Fish oil is the most common pet supplement on the market. Small wonder, when it has so many purported benefits! Lots of pet owners have questions about it, though, so we thought we’d put together a helpful primer to introduce all the key points.
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What are the benefits of fish oil?
Fish oil does a wide range of things. To understand why, you have to look at what fish oil actually is. There are two different Omega-3 fatty acids in most fish oil supplements found naturally-occurring in fish. EPA and DHA are the abbreviated names, and they’re both underproduced in cats and dogs. So, we add them into their diet to supplement their health.
The first big benefit is something you’ll probably be familiar with if you’ve been trying to improve your own diet! EPA (one of the two Omega-3’s in fish oil) is an anti-inflammatory compound. It reduces inflammation around all the major organs and does wonders for joint issues such as arthritis. Ideally, you can get some of this in a young animal’s diet to prevent those issues from developing. Even older pets who have some stiffness can see those symptoms turn around with supplements, though.
Another anti-inflammatory benefit of EPA impacts pets’ skin. If your animals develop hotspots or have lots of itching and dandruff issues, you’ll see a marked improvement after a week or so on fish oil supplements. That’s one reason this is so important in households with allergic folks.
As with all fat supplements, EPA promotes a healthy, glossy coat of fur. That means a perkier, better-looking animal, as well as less shedding for you to clean up. Win-win! You’ll give your vacuum a well-needed rest. Don’t expect shedding to disappear completely, though! You’ll still need a capable pet hair vac to clean up after your furry friends. Check out our home page to find our recommendations!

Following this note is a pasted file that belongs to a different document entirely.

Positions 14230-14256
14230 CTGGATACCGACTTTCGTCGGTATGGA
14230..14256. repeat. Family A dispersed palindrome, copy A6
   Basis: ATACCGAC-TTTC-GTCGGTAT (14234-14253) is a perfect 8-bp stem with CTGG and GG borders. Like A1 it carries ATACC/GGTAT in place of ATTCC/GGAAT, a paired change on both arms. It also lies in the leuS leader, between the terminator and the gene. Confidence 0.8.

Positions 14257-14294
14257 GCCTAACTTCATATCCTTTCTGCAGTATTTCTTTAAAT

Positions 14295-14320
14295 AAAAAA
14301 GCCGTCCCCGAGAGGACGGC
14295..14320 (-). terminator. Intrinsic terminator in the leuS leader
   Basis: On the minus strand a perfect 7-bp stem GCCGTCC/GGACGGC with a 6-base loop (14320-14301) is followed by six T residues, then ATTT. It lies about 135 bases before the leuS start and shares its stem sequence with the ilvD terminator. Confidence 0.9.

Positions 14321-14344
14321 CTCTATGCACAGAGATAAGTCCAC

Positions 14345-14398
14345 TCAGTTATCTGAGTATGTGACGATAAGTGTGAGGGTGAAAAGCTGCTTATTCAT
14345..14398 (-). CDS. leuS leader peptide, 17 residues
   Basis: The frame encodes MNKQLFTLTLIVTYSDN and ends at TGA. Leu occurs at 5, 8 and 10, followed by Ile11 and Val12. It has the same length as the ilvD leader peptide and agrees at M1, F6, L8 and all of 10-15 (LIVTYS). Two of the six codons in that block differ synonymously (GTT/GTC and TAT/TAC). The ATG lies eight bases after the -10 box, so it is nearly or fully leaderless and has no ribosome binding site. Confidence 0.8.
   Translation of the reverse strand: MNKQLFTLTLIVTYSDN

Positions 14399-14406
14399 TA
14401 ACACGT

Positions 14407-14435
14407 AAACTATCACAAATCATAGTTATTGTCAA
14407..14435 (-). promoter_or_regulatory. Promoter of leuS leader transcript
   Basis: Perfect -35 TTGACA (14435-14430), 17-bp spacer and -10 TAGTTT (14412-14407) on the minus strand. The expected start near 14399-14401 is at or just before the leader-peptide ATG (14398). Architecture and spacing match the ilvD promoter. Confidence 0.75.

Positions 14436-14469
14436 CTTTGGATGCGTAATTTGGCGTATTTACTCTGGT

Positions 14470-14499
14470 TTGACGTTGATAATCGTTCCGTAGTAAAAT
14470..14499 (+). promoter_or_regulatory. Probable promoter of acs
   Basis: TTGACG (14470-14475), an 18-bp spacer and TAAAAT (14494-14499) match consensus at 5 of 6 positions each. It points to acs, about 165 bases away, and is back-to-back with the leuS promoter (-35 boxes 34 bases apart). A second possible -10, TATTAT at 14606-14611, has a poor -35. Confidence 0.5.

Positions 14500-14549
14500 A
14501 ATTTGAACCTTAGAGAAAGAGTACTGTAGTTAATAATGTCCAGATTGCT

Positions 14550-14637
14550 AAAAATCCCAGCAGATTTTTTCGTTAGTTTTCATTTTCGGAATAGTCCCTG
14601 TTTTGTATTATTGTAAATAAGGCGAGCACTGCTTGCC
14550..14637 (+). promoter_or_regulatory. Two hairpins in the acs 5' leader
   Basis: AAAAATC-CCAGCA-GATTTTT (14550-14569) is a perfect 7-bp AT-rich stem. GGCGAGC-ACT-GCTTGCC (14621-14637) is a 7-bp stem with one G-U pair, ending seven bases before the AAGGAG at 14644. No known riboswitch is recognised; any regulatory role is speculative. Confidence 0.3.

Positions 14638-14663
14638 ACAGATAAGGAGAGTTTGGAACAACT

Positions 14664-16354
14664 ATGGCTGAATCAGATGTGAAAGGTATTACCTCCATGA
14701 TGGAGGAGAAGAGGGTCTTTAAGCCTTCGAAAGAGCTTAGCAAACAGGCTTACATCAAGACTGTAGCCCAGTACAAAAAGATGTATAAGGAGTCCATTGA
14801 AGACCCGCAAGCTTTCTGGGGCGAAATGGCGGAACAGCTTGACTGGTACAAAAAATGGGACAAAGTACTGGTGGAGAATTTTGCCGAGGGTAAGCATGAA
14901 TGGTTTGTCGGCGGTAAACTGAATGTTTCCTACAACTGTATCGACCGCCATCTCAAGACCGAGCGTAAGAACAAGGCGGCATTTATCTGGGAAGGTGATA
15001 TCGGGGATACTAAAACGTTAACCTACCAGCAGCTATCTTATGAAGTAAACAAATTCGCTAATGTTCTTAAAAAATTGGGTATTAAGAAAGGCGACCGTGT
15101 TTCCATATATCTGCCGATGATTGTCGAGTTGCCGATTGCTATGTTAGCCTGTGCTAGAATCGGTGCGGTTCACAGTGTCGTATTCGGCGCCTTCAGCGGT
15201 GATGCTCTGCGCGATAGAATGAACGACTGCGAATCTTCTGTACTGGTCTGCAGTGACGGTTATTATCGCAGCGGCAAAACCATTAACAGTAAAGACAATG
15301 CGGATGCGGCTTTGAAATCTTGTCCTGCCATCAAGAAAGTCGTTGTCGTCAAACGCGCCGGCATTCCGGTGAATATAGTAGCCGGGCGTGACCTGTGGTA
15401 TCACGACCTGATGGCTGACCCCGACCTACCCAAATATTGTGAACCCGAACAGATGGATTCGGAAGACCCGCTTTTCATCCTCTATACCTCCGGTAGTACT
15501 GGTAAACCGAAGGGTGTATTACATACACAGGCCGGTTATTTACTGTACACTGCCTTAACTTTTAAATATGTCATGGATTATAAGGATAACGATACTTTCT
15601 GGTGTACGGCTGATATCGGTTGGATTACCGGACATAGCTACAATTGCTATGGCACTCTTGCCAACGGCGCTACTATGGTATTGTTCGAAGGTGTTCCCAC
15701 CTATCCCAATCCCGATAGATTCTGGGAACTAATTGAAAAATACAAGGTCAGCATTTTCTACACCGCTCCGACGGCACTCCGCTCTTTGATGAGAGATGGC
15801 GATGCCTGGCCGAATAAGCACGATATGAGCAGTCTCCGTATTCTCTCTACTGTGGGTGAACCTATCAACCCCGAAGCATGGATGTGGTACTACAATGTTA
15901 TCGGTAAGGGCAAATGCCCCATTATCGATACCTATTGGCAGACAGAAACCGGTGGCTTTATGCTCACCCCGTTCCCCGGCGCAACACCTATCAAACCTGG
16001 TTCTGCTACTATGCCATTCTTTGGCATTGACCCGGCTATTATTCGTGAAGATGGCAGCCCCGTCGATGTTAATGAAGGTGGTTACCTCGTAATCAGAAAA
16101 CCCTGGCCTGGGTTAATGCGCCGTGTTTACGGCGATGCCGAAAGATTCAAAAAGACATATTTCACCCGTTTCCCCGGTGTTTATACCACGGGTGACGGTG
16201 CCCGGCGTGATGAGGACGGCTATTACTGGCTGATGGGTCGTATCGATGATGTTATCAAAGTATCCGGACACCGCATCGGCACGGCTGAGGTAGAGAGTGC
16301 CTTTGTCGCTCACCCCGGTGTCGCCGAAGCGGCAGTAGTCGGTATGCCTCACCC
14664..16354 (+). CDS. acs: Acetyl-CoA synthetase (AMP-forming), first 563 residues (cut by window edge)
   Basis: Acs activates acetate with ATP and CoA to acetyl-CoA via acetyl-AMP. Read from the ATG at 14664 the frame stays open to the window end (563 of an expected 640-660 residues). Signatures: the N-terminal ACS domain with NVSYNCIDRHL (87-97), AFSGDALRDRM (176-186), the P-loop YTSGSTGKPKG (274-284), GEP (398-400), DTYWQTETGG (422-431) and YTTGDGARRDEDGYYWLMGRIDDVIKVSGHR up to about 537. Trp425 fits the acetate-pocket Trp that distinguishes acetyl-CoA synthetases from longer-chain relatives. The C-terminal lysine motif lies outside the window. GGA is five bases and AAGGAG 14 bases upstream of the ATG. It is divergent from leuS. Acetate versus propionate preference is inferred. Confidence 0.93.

DHA, the other Omega-3 in fish oil, has been shown in studies to have benefits in cognitive development among puppies and kittens. That’s especially pronounced if the mother is properly supplied with fish oil!
While any study involving cancer is fraught, research is pointing to the suggestion that fish oil may slow the growth of common cancers in pets. We’re always hesitant to mention anything that makes a supplement sound like a miracle cure, but science is certainly looking good on this front!
Is this all backed up by science?
Yup! While research is always ongoing and evolving, there have been a number of conclusive studies pointing to fish oil’s benefits. We’re also beginning to understand more about what’s happening on a cellular level when fish oil enters the body.
Omega-3’s such as those in fish oil are present in the bodies of all mammals (including humans!) at the cellular level. They signal cellular mechanisms to reduce inflammation and swelling, much in the same way we dampen those reactions using aspirin and other medication. In this case, the effect comes naturally as a result of a well-rounded diet. DHA in particular is an important component of nerve cells, so it’s essential for the development of a strong immune system in young pets.
Can there be too much of a good thing?
Most definitely. As with any supplement, it’s important to only use an appropriate dosage.
Anti-inflammatory compounds like these Omega-3’s do inhibit blood clotting, so very high dosages can increase blood loss during injury, or make surgery hazardous. That takes quite a large amount, but you should still be mindful of the possibility.
Similarly, these compounds can inhibit the healing process around wounds. That’s why you’ll want to cut your pet’s fish oil supplements any time they’re undergoing an operation or have been injured (for about a week, according to experts).